STEVE LOPEZ

'Tommy Bahama State Beach' might be the only way to go

If Sacramento can’t solve any of the state’s budget problems, corporate sponsorships for public property might be the most feasible answer. It's all for sale -- so send in your ideas!

sunset

A couple hugs at Crystal Cove State Park in Orange County. The park is a natural for sponsorship by Tommy Bahama. (Allen J. Schaben/Los Angeles Times)

Maybe it's the summer heat. Or maybe, like a lot of people, I've given up all hope of any bold leadership in California when it comes to the budget.

Whatever the reason, I'm getting more comfortable with the idea of a beer company sponsoring a state beach, if that's what it will take to keep it open.

State parks spokesman Roy Stearns told The Times how it might work: "For example, if Budweiser came forward with enough money for Malibu Beach State Park," he said, "we wouldn't change the name to Budweiser Beach. But why not put up a banner saying, 'This park is kept open by Budweiser' for as long as they continue helping us?' "

It might be the only way to go, after Gov. Schwarzenegger went after the state parks budget with a wood chipper last week, nearly doubling the cut to $14.2 million. That means as many as 100 state parks could be shut down.

If you've seen the way middle-aged men dress in Orange County, you have to ask yourself why Tommy Bahama doesn't catch a PR wave by sponsoring state beaches at Crystal Cove and San Clemente. I imagine the San Diego peninsula would support a Viagra boost for Torrey Pines State Beach, and if anyone's got a contact for the Taliban, let's see if they'd like to adopt the California Poppy Reserve.

I'm even more willing to go this route after meeting last week with state Assembly Speaker Karen Bass, who had just returned home to Los Angeles from the bloody budget battles, in which roughly $25 billion was slashed from the budget.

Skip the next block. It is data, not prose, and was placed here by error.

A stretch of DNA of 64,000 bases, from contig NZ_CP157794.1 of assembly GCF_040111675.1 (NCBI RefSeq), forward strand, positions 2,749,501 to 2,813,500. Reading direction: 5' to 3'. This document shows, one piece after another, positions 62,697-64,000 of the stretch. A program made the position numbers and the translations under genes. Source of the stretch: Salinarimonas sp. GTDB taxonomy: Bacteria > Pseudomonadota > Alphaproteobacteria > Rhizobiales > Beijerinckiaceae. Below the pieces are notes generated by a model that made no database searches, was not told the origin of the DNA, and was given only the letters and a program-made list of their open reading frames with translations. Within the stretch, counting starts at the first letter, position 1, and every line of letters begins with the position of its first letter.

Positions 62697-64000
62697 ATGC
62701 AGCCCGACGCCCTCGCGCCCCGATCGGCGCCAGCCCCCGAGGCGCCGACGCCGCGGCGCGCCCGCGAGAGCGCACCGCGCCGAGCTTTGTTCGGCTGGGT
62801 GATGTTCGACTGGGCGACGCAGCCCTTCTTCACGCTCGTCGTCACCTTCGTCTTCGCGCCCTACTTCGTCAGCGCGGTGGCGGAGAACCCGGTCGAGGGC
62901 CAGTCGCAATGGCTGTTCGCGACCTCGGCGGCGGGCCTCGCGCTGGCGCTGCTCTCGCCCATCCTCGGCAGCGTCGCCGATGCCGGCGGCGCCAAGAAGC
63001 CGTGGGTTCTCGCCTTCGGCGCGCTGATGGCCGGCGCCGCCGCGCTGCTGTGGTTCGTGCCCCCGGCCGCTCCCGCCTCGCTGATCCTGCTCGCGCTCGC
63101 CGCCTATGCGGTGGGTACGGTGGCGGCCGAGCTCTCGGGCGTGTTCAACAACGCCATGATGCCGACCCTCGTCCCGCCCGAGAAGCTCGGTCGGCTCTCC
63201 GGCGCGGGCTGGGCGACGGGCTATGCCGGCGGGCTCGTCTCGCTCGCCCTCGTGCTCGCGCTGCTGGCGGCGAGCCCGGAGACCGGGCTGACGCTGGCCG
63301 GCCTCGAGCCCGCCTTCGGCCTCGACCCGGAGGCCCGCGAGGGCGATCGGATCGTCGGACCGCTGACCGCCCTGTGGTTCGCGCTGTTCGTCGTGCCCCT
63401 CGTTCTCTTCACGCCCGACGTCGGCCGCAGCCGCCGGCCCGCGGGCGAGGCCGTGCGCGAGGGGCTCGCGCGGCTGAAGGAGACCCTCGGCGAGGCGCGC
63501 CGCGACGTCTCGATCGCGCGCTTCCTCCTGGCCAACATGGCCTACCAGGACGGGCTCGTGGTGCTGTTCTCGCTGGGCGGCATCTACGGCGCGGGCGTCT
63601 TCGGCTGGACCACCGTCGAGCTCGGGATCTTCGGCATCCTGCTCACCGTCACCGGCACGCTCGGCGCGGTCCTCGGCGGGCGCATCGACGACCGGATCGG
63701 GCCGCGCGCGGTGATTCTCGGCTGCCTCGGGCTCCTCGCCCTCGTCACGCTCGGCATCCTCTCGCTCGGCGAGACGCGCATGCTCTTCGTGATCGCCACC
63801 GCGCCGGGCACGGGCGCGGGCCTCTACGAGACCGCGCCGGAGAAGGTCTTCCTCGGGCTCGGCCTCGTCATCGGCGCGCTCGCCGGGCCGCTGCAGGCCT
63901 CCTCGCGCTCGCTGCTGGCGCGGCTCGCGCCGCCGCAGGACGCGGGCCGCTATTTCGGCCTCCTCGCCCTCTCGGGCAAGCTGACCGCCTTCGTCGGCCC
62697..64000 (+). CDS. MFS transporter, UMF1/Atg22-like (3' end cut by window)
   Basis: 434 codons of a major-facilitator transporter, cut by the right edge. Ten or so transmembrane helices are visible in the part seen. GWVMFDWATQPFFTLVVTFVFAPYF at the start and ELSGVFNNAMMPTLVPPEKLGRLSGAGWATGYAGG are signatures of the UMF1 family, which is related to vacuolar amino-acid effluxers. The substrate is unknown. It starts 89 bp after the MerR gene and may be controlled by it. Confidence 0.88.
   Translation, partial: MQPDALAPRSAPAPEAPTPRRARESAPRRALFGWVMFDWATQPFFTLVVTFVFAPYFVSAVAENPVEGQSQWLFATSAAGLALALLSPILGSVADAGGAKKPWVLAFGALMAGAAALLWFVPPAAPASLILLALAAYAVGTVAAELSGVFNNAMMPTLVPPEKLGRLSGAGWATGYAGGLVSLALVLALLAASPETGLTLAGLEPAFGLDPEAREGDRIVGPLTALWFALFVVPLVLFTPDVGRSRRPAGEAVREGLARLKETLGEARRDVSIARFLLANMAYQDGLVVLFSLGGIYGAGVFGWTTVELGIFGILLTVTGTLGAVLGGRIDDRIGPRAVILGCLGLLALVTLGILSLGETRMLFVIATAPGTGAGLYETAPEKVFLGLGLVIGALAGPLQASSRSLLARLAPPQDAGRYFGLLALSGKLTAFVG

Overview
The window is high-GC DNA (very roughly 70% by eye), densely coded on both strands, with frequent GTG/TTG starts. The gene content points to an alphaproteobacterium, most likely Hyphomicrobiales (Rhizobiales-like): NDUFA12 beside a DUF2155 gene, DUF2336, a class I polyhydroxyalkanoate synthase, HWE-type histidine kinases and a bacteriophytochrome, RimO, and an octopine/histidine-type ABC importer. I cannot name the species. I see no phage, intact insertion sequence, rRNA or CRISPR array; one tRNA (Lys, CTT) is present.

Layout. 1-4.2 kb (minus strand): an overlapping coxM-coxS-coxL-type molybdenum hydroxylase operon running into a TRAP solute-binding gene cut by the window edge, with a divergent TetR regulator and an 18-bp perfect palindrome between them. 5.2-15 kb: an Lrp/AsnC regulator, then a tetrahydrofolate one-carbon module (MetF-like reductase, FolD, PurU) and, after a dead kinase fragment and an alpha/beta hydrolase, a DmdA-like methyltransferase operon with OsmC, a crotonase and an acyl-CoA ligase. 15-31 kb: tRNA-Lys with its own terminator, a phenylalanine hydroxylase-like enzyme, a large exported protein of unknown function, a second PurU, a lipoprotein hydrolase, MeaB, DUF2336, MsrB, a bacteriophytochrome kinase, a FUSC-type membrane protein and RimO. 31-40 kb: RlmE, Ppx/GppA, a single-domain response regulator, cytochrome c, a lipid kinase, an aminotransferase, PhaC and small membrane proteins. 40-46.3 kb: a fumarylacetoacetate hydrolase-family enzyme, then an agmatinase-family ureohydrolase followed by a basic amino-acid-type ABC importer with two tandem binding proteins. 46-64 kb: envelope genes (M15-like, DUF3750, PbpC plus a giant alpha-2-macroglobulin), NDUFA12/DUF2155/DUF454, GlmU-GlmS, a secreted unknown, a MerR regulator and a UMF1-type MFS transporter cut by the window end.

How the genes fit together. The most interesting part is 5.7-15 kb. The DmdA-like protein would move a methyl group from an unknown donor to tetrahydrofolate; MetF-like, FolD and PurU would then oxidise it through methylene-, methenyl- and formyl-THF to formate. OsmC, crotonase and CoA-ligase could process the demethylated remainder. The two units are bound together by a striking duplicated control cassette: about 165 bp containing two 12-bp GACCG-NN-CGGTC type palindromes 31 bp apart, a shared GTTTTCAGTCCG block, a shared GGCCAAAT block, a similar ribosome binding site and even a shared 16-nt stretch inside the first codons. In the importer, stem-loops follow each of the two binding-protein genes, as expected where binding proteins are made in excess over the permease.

"Meetings with the governor were like going to Gitmo," said Bass, and "budget negotiations were like water-boarding."

Reluctantly, the Democrat had a hand in bulldozing much of what she has spent a career building, with cuts that will most severely affect low-income Californians in the areas of healthcare, elder care, education and beyond.

"It's tough to sit in a room with people making decisions about people's lives, and you know they don't have a clue what those people's lives are like," Bass said.

Yeah, but what do we do about it?

Bass and I went over all the usual fixes, but as for the likelihood of them ever being enacted, there's a better chance of my dancing the "Nutcracker" with the Los Angeles Ballet. And I'm not holding my breath that Philip Morris is going to sign on to sponsor Patton State Hospital.

So what's left? Lower the two-thirds requirement on budget votes, so a minority of legislators don't hold more power than the majority and stall every budget? Yeah, and the Clippers win the NBA.

Combine smart cuts with new revenue streams that make us less reliant on the ebb and flow of income taxes? Howard Jarvis has more of a pulse than that idea.

Expand term limits so legislators are in office long enough to figure out what they're doing? No, we prefer to have novices handling our money.

"I'm not embarrassed to admit that I'm an amateur," Bass said.

What voters didn't realize when they enacted severe term limits, she said, was that they turned the operation of the state over to lobbyists and staff members. They're the only ones who remain in Sacramento long enough to know where the bathrooms are, and they end up dominating the legislative process.

That means state healthcare reform doesn't stand a chance, because the insurance industry bankrolls the GOP.

And we're not likely to put aside rainy-day savings because public employee unions own the Democrats.

So there I was in Bass' office, feeling depressed all over again.

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